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Baltimore Leadership School for Young Women ‘step’ into national spotlight

Stacy M. Brown | 2/3/2017, 6 a.m. | Updated on 2/2/2017, 2:09 p.m.
In a scene from the documentary film "Step," members of a dance team practice at the Baltimore Leadership School for ...
In a scene from the documentary film "Step," members of a dance team practice at the Baltimore Leadership School for Young Women. Courtesy Naysa Reames Courtesy Photo

In 2008, filmmaker Brenda Brown Rever, in partnership with Baltimore City Public Schools, blazed the trail to transform secondary school education in the city.

Having worked closely with district leadership to form the first all-girls middle and high school in Baltimore, Rever planned and diligently rounded up a circle of friends, supporters and champions of the city to create a school that would focus on leadership, college preparation, strong academics and best practices for girls and young women--over the course of a little more than one year.

By 2009, the Baltimore Leadership School for Young Women (BLSYW), then housed in a temporary facility, opened its doors to its first and founding class of 120, sixth grade students.

The first graduating class, which graduated only six months ago, boasts of SAT scores more than 200 points above the Baltimore City average and every student earned college acceptances. And, as if things couldn’t get any better for the young institution of learning, Fox Searchlight Pictures has paid more than $4 million at the Sundance Film Festival for world rights to STEP, a documentary about a step dance team at the school.

According to the website, Deadline, the documentary “drew bidders like few focus (films) do.”

Fox Searchlight bought both distribution and remake rights for the Amanda Lipitz-directed film.

A major focus in the film is the school’s mandate to send every student to college, despite the barriers that their home lives and community might present.

With the help of financial backing from the Baltimore Ravens, STEP follows three seniors and their Lethal Ladies step dance team as they navigate a nerve-wracking college application process and the trials and tribulations of the tenacious young women, as well as their mothers, an unstoppable college counselor, and a no-nonsense step coach.

“We hope that the heroes of STEP will inspire girls everywhere to do what they have done, which is to prove that nothing is impossible when you surround yourself with a group of powerful women,” Lipitz said in a press release.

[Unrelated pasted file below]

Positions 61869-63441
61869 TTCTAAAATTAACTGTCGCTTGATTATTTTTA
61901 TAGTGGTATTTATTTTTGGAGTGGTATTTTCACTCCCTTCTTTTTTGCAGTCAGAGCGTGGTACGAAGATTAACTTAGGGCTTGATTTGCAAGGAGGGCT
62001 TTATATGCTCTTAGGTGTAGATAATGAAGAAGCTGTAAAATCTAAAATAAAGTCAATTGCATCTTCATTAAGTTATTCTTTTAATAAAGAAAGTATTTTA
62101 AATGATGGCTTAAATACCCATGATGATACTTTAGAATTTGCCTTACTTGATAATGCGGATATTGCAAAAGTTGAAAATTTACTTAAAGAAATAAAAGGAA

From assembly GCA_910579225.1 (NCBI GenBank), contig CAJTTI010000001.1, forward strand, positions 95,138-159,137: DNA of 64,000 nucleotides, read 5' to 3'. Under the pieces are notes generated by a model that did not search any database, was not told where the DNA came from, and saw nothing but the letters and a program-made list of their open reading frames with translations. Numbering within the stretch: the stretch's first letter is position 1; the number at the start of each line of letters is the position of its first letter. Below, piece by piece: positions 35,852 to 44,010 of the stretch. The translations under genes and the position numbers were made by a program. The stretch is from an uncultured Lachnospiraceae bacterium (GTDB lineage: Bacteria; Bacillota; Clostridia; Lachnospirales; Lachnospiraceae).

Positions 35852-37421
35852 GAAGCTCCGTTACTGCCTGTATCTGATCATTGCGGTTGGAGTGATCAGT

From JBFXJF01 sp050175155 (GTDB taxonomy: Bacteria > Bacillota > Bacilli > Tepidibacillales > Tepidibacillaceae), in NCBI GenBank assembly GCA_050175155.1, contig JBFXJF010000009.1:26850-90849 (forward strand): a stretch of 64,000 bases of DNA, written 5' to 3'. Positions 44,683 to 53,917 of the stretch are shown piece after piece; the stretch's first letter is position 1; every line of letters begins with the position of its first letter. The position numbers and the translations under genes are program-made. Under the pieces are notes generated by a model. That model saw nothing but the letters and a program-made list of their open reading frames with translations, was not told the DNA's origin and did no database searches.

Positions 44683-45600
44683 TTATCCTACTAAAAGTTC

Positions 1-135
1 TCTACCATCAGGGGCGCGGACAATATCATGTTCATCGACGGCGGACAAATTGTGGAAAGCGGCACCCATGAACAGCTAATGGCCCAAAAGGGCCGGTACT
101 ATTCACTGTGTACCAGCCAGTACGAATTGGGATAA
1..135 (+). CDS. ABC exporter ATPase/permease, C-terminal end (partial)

STEP also offers viewers a rare and personal glimpse into the dreams and lives of a set of students and families who founded the Baltimore Leadership School for Young Woman to cultivate future leaders in the city and beyond.

The Lethal Ladies step dance program is one of several vehicles students choose to find and channel their passion, power and purpose.

“STEP is not just a film. It has become a labor of love for our entire community,” school officials and film producers said in a statement.

“Every person who came into contact with our students and school community in the making of this documentary became a friend of the school – fully committed to our girls, to our mission and to portraying a journey of laughs, tears, stumbles, hard knocks and kinship, and all to a contagious beat that is authentically young and haunting and universal,” the statement said.

The film reveals up-close what can happen when young women have the independence, discipline and safety net to lead, be challenged and create a legacy for others.

Every day at BLSYW, the focus is on students and alumnae, and on nurturing a learning community of high expectations and support for every BLSYW girl as she creates the steps she will take toward her future, officials said.

Of the class of 2016, 98 percent graduated and received a high school diploma and each graduate earned acceptance to John Hopkins, NYU, the University of Maryland, Hampton University, Coppin State, Potomac State and Rosemont College, officials said.

Also, each student in this year’s class participated in pre-college summer programs as rising seniors.

“These outcomes only partially convey the journey of an enduring commitment to our students, a steadfast fidelity to mission and our resilience as we grew from an idea and a school of one grade to a full college preparatory middle and high school with an annual commencement,” Dr. Shanaysha M. Sauls, the school’s CEO said in a statement.

“And along the way, we built a vibrant and special community that is like none."